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Did Permian Shale Crude Oil Production Drop in June?

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Permian Basin shale crude oil production

On July 18, 2016, the EIA (U.S. Energy Information Administration) released its latest Drilling Productivity Report. The EIA estimates that the Permian Basin’s crude oil production amounted to ~2.0 MMbpd (million barrels per day) in June 2016.

This was marginally down from production in May 2016. However, it was 5% higher than production in June 2015. The Permian Basin’s shale crude oil production declined on four occasions in the past 12 months.

Permian Basin shale oil production rose from 857,200 bpd (barrels per day) in June 2008 to ~2.0 MMbpd in June 2016. That’s a rise of 132% in eight years.

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Rigs in the Permian Basin

In June 2016, the number of rigs working in the Permian Basin was 145, up from 137 in May 2016. There were 232 active rigs in the Permian Basin in June 2015. The number of active rigs in the United States has fallen significantly over the past 17 months.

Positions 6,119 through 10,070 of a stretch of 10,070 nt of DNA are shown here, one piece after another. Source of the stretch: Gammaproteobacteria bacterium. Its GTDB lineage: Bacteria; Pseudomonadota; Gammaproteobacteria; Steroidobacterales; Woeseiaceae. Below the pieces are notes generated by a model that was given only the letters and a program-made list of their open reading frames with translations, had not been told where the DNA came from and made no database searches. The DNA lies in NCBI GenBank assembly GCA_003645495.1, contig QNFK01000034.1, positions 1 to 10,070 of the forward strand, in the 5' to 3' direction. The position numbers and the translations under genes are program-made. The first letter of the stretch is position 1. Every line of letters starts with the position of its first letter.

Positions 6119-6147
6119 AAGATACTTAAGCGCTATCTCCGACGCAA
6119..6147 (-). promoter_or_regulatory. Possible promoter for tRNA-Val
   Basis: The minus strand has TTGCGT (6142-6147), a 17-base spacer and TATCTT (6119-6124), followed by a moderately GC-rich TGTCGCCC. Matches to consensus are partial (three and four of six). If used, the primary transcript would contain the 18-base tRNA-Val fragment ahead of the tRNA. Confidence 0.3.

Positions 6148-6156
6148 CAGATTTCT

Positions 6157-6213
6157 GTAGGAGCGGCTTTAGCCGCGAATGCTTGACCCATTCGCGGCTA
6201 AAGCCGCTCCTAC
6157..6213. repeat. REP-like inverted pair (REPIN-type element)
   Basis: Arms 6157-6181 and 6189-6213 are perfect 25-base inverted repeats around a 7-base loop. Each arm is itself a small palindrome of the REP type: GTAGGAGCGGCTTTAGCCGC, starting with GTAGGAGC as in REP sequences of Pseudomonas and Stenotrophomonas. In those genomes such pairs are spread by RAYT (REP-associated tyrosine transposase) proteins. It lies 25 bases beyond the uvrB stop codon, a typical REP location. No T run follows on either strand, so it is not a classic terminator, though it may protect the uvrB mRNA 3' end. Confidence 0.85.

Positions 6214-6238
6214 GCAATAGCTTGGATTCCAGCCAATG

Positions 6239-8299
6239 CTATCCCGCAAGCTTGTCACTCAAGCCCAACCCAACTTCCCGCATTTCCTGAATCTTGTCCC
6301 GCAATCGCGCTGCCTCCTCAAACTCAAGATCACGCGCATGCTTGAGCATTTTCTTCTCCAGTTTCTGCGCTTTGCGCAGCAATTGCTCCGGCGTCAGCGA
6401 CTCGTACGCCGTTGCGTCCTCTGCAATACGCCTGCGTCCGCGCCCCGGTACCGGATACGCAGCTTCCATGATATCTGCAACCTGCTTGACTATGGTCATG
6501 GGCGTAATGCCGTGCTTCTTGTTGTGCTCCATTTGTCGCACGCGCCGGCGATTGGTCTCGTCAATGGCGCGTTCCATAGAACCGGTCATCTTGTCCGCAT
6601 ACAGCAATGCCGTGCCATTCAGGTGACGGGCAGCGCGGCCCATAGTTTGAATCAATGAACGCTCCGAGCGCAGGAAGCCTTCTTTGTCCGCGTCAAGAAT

Monthly additions from the average rig

The EIA calculates that the average Permian Basin rig added production of 491 bpd in June 2016, a 30% rise since June 2015. In the past eight years, additional production per rig has risen ~5.8x.

What this means for oilfield services companies

The rising Permian Basin productivity over the past year had a positive impact on drill equipment makers such as Schlumberger (SLB), National Oilwell Varco (NOV), Core Laboratories (CLB), and Baker Hughes (BHI). However, Permian Basin crude oil production and drilling productivity can eventually fall when marginalized wells start replacing the declining wells to maintain production. Permian producers have so far resisted any steep production fall, either by curbing the initial output rate or by producing additional barrels out of older wells.

Schlumberger forms 0.6% of the iShares Core S&P 500 ETF (IVV). For investors who would like exposure to the energy sector, energy makes up 7.2% of IVV.

The Bakken Shale is one of the most prolific crude oil shales in the United States. In the next part of this series, we’ll see why.

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